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Ask Sam...



Can I get all my daily fruit and veg portions from juice?

Drinking juice isn't enough on its own to make up the five daily fruit and veg portions we should all aim for. A glass of fruit and/or vegetable juice (150ml) counts as a portion of fruit and veg, but juice can't make up more than one portion a day, however much you drink.

This is because you don't get the same nutritional benefits from juice as you get from whole fruit and veg. When juice is extracted from the whole fruit or vegetable, it reduces the fibre content and releases a type of sugar from the fruit or veg that can damage teeth, especially if you drink it frequently.

This is why it's better, particularly for children, to keep fruit juice to mealtimes and stick to either milk or water between meals.

Variety is one of the keys to a healthy balanced diet, and this applies just as much to the fruit and veg you eat. The more types of whole fruit and veg you can include the better, because different fruit and veg contain different nutrients. And including a range of colours, flavours and textures can help make food more interesting and enjoyable.

We should all be aiming to eat at least five portions of a variety of fruit and veg a day. Fresh, frozen, tinned and dried varieties can all count towards your daily portions. Remember, juice only counts as a fruit and veg portion if it's 100% juice. It still counts if it's made from concentrate, pasteurised or long life. But squash and 'juice drinks' don't count because they also contain water and added sugar.

Why is it important to drink lots of water and how much should an adult drink each day?

Water is extremely important for our bodies to work properly. This is because water is responsible for moving nutrients around the body and most of the chemical reactions within our cells take place in water.

As your body works it produces waste products. Some of these waste products are toxic and the body gets rid of them through the kidneys in urine, which is mainly made up of water.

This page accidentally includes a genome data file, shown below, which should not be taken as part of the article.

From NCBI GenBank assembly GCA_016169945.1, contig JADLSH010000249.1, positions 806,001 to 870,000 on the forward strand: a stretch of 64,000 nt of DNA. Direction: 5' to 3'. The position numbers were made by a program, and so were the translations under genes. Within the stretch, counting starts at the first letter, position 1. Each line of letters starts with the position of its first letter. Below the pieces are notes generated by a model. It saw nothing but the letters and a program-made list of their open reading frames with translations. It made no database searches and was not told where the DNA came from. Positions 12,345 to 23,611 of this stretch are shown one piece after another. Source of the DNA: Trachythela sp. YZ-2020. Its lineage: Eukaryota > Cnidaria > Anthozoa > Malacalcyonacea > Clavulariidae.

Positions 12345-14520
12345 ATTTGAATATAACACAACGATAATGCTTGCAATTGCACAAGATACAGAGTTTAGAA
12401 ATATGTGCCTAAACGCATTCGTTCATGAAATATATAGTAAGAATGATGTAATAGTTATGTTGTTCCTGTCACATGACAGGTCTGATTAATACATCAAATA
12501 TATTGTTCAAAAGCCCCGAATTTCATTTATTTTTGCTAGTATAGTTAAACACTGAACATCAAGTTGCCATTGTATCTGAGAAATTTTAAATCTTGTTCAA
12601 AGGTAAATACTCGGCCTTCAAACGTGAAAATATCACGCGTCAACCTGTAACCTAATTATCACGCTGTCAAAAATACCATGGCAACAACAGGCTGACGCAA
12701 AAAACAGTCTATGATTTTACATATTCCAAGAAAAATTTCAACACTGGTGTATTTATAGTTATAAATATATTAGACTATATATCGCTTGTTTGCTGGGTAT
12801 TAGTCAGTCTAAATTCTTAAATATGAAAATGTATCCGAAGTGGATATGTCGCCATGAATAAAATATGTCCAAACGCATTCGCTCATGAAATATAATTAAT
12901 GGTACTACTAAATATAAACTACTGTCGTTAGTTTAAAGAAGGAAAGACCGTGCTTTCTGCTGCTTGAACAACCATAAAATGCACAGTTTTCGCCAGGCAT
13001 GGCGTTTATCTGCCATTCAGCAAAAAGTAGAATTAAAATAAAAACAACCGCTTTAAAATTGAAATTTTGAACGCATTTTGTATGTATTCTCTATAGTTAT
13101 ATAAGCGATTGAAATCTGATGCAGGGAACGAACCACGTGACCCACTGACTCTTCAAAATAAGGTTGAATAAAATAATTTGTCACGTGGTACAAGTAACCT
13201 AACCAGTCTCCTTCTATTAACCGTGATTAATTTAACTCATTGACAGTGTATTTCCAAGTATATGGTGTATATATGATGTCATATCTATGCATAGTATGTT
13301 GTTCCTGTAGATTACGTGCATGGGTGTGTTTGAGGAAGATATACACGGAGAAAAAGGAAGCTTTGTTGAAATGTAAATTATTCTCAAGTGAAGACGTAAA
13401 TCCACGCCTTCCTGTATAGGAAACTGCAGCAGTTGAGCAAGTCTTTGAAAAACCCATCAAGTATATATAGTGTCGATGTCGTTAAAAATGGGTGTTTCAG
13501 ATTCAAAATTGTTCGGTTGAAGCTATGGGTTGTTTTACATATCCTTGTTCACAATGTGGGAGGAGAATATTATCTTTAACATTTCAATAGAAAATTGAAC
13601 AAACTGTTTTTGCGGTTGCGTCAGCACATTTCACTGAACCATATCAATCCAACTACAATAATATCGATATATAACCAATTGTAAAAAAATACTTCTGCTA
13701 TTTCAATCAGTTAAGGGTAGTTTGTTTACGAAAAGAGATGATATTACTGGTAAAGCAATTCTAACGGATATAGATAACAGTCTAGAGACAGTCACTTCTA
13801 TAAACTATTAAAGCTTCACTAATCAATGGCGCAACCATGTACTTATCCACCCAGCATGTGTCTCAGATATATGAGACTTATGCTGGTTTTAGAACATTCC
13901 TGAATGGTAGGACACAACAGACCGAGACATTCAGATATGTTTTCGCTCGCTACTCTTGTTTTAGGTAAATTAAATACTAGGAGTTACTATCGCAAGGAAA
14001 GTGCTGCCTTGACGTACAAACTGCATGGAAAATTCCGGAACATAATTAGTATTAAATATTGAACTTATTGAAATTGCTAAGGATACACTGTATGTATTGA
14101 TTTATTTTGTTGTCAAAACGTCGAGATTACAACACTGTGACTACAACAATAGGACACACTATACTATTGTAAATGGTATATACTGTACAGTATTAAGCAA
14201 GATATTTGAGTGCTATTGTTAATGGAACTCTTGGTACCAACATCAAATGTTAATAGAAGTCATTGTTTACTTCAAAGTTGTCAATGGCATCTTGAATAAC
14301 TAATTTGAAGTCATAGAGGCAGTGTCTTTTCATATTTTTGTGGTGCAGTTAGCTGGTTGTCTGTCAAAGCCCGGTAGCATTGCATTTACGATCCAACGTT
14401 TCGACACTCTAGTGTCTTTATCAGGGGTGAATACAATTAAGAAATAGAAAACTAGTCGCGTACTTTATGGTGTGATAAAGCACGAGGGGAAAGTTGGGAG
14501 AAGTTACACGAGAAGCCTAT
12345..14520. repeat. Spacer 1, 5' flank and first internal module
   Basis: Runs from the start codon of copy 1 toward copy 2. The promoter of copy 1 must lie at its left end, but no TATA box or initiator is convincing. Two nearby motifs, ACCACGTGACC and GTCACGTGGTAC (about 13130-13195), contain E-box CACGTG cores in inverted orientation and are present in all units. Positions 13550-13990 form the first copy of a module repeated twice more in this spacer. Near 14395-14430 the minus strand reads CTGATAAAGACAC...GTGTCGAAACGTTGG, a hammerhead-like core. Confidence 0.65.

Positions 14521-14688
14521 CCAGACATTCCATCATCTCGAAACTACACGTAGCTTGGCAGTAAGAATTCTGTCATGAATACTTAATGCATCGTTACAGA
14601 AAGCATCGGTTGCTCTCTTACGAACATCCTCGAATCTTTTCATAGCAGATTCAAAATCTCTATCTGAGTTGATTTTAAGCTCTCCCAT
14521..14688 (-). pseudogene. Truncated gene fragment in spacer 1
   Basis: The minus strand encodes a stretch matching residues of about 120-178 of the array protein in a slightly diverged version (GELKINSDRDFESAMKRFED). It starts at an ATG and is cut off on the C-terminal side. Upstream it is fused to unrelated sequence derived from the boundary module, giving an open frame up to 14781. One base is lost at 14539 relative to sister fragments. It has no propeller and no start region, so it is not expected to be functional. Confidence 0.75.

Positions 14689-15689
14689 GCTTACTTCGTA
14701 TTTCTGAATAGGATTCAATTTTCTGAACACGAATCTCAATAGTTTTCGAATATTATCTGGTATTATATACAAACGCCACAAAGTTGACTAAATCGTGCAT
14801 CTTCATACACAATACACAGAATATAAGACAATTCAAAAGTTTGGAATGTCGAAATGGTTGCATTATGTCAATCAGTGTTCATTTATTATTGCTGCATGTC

We also lose water by evaporation when we breathe and sweat. As the temperature rises and we do more activity, this increases the amount of water the body loses. To stay healthy, you need to replace the fluids that you lose.

In moderate climates, such as the UK, we should drink at least 6 to 8 cups/glasses of water (or other fluid) to prevent dehydration. In hotter climates your body will need more fluids.

Drinks that contain caffeine (such as tea, coffee and cola) can act as diuretics, which means they can make your body lose greater volumes of water than usual. So these drinks can lead to an increased need for water or other fluids that don't have a diuretic effect.

Drinks that contain sugar, such as fruit juice, some squashes and fizzy drinks, should also be drunk sparingly, because they can contribute to tooth decay. However, one glass of fruit juice can count towards the five portions of fruit and veg that we are recommended to eat each day.

I aim to drink the recommended daily fluid intake but water's so boring! Is tea OK instead?

It is very important for everyone to drink lots of fluid every day to help stay healthy. As a rough guide, around six to eight cups, mugs or glasses of fluid per day are recommended. You can get this from a number of sources, not just from water. Personal preference and availability play an important role in determining what you might choose to drink.

Of course, it's easier to drink the right amount of fluid if you actually like the taste of the drink, and many people like the taste of tea and find it very refreshing.

For people who really don't like the taste of water by itself, it's certainly better to drink tea than to drink nothing at all. However, tea is also a diuretic. This means that it will make you urinate. Excessive amounts of tea should be avoided because it also contains caffeine, which acts as a stimulant. Drinking tea with meals can reduce the amount of iron the body can absorb from your food. So it's especially important for children to avoid drinking tea, especially at mealtimes.

If you don't like the taste of water, you could try sparkling water from a bottle, or add some squash or other fruit juice to give it some flavour. You could also add a slice of lemon or lime to brighten it up. Avoid having lots of sugary drinks because they may promote tooth decay, particularly in children.

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